In response to mainstream celebrity culture and the omnipresent camera surveillance, DEAD ART STAR started documenting their social network using a Polaroid camera in a direct reference to Warhol’s use of the medium. The artist utilizes formats and structures of performative photography to capture the subjects. The photoshoots served as an open call for collaborators where the subject was intentionally involved with the creation of the image and how they were portrayed. With a select few of these collaborators, the artist co-founded The Bathaus, a multi-disciplinary Boston-based artist collective. Dead Art Star resided at The Bathaus from 2009 to 2013, and many of the photographs are documents of their life and the artists that lived and worked there. The project’s nom de guerre flirts with posthumous fame and the otherworldly as a way of exploring otherness. https://www.deadartstar.com
Ervin A. Johnson’s dramatic portrait series #InHonor is a series of photo-based mixed media portraits made to honor “Blackness” as it exists in its various forms within American culture. #InHonor speaks to the violence and destruction occurring across the country in the form of police brutality directed against people of color. It began as the artist’s personal response to the killings as he felt his “silence” or “failure to act” had become a burden. #InHonor serves as a call to action to the artist himself, but also to other as Johnson is using the series to get people involved and their voices heard. Once each portrait is taken, the skin color of the subject is digitally removed from each image and aggressively renegotiated. According to Johnson, the pigment stands in for a preconceived notion about a particular type of human experience: blackness. Questions of tangibility and digital approximations of an entire race are raised. Johnson says: “The faces are forever transformed, just as our world is with each loss of life.” https://www.ervinajohnson.com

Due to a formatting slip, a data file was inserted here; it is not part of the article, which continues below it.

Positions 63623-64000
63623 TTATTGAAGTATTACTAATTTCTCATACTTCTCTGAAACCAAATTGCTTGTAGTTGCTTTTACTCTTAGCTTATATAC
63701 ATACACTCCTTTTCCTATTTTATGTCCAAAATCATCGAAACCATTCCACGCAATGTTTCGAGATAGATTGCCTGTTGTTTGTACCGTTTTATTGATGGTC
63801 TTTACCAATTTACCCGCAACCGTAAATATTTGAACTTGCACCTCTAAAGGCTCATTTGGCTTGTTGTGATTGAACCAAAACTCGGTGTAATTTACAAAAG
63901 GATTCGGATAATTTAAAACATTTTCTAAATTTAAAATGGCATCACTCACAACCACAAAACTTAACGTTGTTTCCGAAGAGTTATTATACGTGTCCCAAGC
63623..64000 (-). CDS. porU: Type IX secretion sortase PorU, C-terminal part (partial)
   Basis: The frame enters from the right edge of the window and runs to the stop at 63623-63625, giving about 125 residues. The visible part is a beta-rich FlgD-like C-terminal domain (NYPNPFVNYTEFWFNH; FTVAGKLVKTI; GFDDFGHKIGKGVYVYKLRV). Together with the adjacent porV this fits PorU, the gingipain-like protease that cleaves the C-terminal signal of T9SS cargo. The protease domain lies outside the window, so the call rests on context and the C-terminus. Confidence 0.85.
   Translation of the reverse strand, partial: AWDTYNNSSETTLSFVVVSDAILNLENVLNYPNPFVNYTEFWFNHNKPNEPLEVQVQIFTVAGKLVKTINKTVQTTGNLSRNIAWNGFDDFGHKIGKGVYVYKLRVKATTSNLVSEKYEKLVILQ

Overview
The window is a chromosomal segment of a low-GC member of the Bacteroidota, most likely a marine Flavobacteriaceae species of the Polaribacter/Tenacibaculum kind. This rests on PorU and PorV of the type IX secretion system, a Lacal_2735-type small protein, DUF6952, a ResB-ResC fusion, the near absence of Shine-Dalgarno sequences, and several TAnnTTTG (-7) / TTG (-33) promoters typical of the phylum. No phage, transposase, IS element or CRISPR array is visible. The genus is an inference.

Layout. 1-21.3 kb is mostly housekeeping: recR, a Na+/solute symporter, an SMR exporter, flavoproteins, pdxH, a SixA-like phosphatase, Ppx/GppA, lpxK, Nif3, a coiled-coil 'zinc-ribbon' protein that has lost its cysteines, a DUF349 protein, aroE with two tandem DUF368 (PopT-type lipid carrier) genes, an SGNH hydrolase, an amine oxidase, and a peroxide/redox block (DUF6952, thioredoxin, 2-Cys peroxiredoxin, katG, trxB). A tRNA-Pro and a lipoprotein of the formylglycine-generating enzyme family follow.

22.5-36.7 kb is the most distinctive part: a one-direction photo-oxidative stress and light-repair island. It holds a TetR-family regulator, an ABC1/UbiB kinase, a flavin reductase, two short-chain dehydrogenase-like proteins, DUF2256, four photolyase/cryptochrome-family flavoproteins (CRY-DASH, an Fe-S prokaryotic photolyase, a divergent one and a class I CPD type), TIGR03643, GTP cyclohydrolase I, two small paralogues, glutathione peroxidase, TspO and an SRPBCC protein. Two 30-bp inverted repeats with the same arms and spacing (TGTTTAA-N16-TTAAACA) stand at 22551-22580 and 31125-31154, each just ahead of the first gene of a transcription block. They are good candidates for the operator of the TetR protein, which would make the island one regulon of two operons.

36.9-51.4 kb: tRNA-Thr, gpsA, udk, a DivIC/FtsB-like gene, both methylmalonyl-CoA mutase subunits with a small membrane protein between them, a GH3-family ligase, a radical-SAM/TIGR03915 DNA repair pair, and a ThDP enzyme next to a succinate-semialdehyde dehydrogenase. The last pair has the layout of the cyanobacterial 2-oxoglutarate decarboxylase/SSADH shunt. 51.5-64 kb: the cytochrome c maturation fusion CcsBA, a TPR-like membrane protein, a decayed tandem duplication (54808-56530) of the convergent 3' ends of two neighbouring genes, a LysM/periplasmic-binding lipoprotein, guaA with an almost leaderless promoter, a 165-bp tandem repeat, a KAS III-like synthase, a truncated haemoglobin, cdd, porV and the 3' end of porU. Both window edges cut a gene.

Juan Jose Barboza-Gubo & Andrew Mroczek’s series Virgenes de la Puerta focuses on the transgender women of Lima, Peru. The photographs celebrate the women and presents them as relevant iconic figures within the cultural context of their native land. Influenced by 19th-Century Colonial painting, this series of portraits and tableaux incorporate cultural and religious iconography in an effort to pay homage to the resilience and beauty of these women to strengthen, empower, and embed a sense of pride within the current and future generations of Peru’s LGBTQ community. Barboza and Mroczek worked closely with many Peruvian artisans in the design and production of the objects used as props in the images. They felt it was important to surround the women with parts of their culture made by the hands of native artisans that have passed down these skills for generations, and it provides a better understanding of just how rich and layered Peruvian culture is. https://www.barbozagubo-mroczek.com